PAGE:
Given the column inches devoted to it, we couldn't help but comment on the P&O situation which has blown up in the last few weeks.
Separating fact from fiction
After getting over the initial shock of a well-known business summarily dismissing almost 800 employees in a single day, many have been surprised by the extent to which employment lawyer have struggled to work out whether what P&O has done is actually against the law.
Initially, many were speculating as to whether P&O’s seafaring employees might not be covered by English law. After all, the vessels on which they worked are registered in Bermuda, Cyprus and the Bahamas. This foreign registration arrangement appears to have allowed P&O to side-step at least some of their legal obligations. However, broadly speaking, P&O have openly accepted that English law applied to their staff and laws relating to collective consultation (and presumably unfair dismissal) were broken when they were dismissed.
So what is their ‘defence’ to all of this? Well, effectively, it is threefold:
We make no moral judgement about what P&O have done. However, to give some context to all of this, it is worth observing that their actions, albeit on an industrial scale, are the actions that many employers will have taken from time to time. Every now and then, commercial enterprises will conclude that it is a price worth paying to ignore the law and simply settle the prospective legal claims with a generous payoff. It is not pretty; it is a fairly blunt tool. But it can be very effective.
So what now?
At the time of writing, reports suggest that all but one of the P&O employees have accepted (or are in the process of accepting) the termination packages on offer to them. This is entirely logical. After all, the prospect of ‘having your day in court’ may initially sound attractive. Yet if the packages are even remotely close to the maximum compensation employees could hope to achieve in an Employment Tribunal, who could realistically afford to turn them down? P&O’s calculated gamble may appear to be paying off.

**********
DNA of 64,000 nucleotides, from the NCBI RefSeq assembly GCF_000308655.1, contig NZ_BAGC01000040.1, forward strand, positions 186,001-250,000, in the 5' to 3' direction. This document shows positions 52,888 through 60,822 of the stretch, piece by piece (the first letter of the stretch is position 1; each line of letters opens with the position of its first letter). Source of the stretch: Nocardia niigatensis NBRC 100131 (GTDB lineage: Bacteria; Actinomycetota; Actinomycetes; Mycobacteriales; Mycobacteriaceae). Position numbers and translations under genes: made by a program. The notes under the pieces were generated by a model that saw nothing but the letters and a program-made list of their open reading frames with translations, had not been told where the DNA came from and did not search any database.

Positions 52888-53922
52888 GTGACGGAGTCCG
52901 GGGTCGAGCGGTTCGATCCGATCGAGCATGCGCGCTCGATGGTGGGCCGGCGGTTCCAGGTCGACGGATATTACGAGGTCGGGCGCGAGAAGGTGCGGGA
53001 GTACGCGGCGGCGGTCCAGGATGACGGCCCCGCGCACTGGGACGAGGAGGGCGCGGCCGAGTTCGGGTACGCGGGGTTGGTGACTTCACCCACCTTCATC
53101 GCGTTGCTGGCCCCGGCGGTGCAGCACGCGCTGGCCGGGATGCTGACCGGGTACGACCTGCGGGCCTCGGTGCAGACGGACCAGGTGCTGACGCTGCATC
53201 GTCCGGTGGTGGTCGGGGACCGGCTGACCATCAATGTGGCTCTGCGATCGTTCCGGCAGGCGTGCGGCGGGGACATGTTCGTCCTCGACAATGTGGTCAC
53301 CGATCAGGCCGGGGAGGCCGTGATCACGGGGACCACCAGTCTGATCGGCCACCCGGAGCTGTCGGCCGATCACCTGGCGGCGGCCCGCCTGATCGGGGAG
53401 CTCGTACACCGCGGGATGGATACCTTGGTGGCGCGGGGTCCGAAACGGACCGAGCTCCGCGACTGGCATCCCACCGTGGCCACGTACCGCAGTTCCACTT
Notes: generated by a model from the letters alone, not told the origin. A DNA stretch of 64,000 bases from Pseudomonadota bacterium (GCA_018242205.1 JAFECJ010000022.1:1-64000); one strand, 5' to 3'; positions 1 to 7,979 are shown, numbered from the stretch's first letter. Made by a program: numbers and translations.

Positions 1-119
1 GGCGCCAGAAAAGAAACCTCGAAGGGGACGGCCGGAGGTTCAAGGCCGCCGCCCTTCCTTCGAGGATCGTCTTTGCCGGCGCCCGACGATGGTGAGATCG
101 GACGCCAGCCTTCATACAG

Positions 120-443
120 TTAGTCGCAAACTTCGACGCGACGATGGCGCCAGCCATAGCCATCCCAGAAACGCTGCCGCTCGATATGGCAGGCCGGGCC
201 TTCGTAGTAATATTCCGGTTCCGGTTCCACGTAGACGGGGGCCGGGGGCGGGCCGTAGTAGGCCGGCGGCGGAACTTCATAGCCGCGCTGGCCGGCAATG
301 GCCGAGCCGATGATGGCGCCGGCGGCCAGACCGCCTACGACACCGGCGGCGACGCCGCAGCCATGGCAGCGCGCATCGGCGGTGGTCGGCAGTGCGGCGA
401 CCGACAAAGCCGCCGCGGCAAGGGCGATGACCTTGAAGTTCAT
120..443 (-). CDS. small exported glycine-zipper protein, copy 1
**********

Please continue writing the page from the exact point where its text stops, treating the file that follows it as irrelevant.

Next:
A sting in the tail?
Or have we spoken too soon? What P&O management may not have accounted for is quite the level of public anger - and consequent political pressure - to which this case has given rise. Whilst claims from all the staff may soon be settled, recent reports suggest the Insolvency Service may be considering its own civil and criminal proceedings against the company (and possibly its directors). We also have to allow for the prospect that it could yet be the ‘court of public opinion’ which will ultimately act as judge and jury in this case. Will customers take their business elsewhere, rather than being seen to support an organisation prepared to treat its staff in this way? Or will memories quickly fade and sympathies for the workers wane as soon as the story drops out of the headlines? We will watch with interest.